Allina Medical Transportation is not paying for use of the AED Link system during the first two years of operations, said Tim Burke, a spokesman for the Minneapolis-based Allina Health System. The Allina service does not dispatch ambulances in St. Paul but works from a call center in the West Seventh neighborhood to dispatch ambulances in parts of 10 counties, including Anoka, Dakota and Ramsey.
In the first two months of using the system, no sudden cardiac arrest events have occurred near a registered AED, Allina officials said. Even so, other ambulance services in the metro said they are interested to see how the program works.
"It makes good sense," said David McGowan, director of clinical and operation quality with HealthEast Ambulance. "The sooner you can get an AED on a patient, the better it is."
Organizers of the University of Pennsylvania registry hope to collect information by the end of this year and share it with local 911 centers. That way, call center operators can guide people phoning in an emergency to the nearest AED.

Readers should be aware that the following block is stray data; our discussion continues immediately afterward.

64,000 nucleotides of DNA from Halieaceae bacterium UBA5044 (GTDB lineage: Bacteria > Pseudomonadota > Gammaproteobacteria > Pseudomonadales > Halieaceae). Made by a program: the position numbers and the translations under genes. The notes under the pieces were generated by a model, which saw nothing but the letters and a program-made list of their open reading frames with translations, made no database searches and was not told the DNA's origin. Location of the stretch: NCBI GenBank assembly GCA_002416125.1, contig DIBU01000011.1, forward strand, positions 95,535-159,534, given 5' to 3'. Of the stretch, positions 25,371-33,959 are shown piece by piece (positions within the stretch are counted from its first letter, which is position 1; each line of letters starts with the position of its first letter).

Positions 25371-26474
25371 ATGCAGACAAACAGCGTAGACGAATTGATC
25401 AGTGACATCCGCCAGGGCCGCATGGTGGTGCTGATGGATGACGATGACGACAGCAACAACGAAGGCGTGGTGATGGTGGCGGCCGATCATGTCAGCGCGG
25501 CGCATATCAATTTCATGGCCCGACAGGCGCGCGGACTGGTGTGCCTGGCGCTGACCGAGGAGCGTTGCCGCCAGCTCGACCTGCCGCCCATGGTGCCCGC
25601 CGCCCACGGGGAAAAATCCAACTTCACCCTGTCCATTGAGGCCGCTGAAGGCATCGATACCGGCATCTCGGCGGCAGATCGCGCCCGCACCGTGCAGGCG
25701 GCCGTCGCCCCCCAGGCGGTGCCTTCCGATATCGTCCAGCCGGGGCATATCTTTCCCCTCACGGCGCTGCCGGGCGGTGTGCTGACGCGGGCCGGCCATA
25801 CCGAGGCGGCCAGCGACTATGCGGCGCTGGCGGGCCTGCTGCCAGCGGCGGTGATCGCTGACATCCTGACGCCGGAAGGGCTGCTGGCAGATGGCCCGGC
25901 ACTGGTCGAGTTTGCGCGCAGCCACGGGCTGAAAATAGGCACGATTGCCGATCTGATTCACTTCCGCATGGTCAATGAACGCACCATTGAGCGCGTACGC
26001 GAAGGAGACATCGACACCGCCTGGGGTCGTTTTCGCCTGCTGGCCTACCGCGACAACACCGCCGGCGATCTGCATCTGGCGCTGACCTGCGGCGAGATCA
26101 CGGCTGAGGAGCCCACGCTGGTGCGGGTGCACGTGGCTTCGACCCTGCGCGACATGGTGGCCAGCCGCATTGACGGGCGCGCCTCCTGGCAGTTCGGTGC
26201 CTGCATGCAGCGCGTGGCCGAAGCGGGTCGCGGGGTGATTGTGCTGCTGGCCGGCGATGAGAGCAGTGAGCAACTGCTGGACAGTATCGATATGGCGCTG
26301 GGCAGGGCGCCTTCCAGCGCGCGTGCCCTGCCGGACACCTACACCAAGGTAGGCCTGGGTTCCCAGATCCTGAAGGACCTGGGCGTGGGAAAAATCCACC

In the Twin Cities, organizers hope that registry information will be more reliable because device owners submit it while Atrus provides updates.
Fisch, the company's CEO, questioned whether crowd-sourced registries would quickly capture when AEDs either are relocated or unavailable. A crowd-sourced registry might send people searching for an AED that isn't actually an option, he said, because the doors to a school or workplace happen to be locked at that time of day.
Still, Fisch said there's room for the various registries to work cooperatively.
"Our mantra is: You can't get a defibrillator if you don't know where it is," Fisch said.